Traffic light cancer health checks launched in Yorkshire communities
18 January 2018
A new health check project designed to improve cancer symptom awareness and help-seeking in Yorkshire’s deprived communities has been launched today.
Researchers from Cardiff University, funded by a £486,000 award from Yorkshire Cancer Research, are carrying out a trial to find out if an interactive online health check questionnaire can increase early diagnosis in areas of South and West Yorkshire. Early diagnosis can lead to better outcomes, including improved rates of survival. The health checks will also be carried out in similar areas in South Wales.
The trial will focus on people living in areas of high deprivation because cancer outcomes tend to be worse in these communities. The reasons behind this include higher levels of unhealthy behaviours, such as smoking and drinking alcohol, poor knowledge and awareness of symptoms, and barriers in access to healthcare.
These factors often lead to diagnosis through emergency routes, such as A&E or emergency GP referral. Patients diagnosed with cancer through an emergency route are more likely to be diagnosed at a late stage, which can mean that treatment options are limited and chances of survival are lower.
The health checks will be delivered by trained lay advisors in towns and cities including Doncaster, Barnsley, Rotherham, Sheffield and Wakefield. Members of the public aged over 40 will be recruited from a variety of settings, including community venues, GP surgeries and pharmacies.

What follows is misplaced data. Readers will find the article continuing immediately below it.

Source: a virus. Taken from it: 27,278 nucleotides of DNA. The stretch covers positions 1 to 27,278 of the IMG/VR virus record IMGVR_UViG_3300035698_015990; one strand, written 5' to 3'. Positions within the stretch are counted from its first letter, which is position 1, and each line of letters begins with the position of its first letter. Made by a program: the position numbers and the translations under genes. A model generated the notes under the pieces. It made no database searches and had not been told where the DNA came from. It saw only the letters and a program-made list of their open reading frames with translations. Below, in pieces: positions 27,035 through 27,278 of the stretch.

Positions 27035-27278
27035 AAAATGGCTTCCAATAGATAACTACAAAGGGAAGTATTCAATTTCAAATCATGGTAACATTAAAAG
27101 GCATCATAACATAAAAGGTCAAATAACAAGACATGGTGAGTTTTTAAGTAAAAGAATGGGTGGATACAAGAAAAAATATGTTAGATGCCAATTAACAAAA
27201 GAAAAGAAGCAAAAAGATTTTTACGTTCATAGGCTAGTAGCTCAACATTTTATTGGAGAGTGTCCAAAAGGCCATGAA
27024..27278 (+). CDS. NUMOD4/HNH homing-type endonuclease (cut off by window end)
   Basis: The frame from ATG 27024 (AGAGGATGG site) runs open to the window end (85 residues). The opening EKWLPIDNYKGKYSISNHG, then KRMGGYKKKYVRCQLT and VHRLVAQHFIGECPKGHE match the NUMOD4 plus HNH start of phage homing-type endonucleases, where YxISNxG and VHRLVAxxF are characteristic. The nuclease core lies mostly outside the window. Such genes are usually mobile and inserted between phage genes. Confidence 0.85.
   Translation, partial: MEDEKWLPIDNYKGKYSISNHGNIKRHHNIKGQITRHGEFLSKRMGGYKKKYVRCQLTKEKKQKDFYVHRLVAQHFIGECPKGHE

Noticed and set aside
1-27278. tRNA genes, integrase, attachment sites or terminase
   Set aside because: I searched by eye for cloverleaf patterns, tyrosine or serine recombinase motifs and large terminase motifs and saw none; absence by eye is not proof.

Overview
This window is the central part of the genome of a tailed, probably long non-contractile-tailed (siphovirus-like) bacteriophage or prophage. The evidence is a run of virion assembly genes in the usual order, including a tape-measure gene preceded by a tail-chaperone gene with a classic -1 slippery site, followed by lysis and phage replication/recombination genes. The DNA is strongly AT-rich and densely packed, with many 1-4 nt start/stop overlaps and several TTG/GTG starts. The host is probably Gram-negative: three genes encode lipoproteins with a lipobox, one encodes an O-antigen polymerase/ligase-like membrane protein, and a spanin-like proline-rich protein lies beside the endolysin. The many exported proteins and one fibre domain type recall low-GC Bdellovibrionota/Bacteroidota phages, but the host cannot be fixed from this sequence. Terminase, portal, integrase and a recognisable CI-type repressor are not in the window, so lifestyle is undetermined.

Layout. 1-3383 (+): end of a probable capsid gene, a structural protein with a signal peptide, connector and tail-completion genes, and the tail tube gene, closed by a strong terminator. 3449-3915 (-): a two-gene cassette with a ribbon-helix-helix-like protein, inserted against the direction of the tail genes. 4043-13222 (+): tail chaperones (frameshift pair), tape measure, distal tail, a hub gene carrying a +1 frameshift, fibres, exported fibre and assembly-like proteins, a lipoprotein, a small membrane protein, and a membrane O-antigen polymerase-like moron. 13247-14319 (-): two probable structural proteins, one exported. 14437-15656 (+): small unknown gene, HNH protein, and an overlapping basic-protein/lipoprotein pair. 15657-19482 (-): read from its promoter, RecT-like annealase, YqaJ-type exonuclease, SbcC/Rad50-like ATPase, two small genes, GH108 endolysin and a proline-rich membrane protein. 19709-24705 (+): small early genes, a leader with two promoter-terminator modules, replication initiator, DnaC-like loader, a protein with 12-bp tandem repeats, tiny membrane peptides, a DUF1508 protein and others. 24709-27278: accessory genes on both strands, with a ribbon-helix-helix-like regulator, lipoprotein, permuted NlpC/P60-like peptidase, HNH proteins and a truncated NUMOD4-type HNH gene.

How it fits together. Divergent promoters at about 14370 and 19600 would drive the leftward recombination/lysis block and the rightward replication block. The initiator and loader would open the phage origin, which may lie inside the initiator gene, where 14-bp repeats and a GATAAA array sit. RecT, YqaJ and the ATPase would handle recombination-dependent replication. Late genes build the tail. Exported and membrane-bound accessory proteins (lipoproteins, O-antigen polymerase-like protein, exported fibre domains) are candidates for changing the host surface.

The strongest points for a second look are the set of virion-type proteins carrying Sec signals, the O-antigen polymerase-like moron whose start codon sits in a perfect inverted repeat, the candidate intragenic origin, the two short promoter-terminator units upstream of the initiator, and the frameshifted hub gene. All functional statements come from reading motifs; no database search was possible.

Supported by a lay advisor, people who take part in the health check will be asked questions about their background, lifestyle and health. They will then be provided with a summary page which colour codes their responses using a traffic light system (red, amber and green) to highlight areas where action or advice should be taken.
Louise Padgett, Health Check Advisor, said: “Participants in the study will be asked to complete three questionnaires – one when recruited, one two weeks later and then another six months later. We will ask them about their knowledge of symptoms as well as some background health information and their readiness to seek medical help and advice.
“The questionnaires will then be analysed to find out if the checks have increased symptom awareness. One to one interviews will also be carried out to learn more about how the health checks work in practice.”
The research is being led by health psychologist Dr Kate Brain, Screening, Prevention & Early Diagnosis Lead at Cardiff University’s Division of Population Medicine.
The health check team will be at Intake Community Library, Doncaster, today, Goldthorpe Community Shop, Barnsley, on Monday, January 22, and Athersley Community Shop, Barnsley, on Thursday, January 25.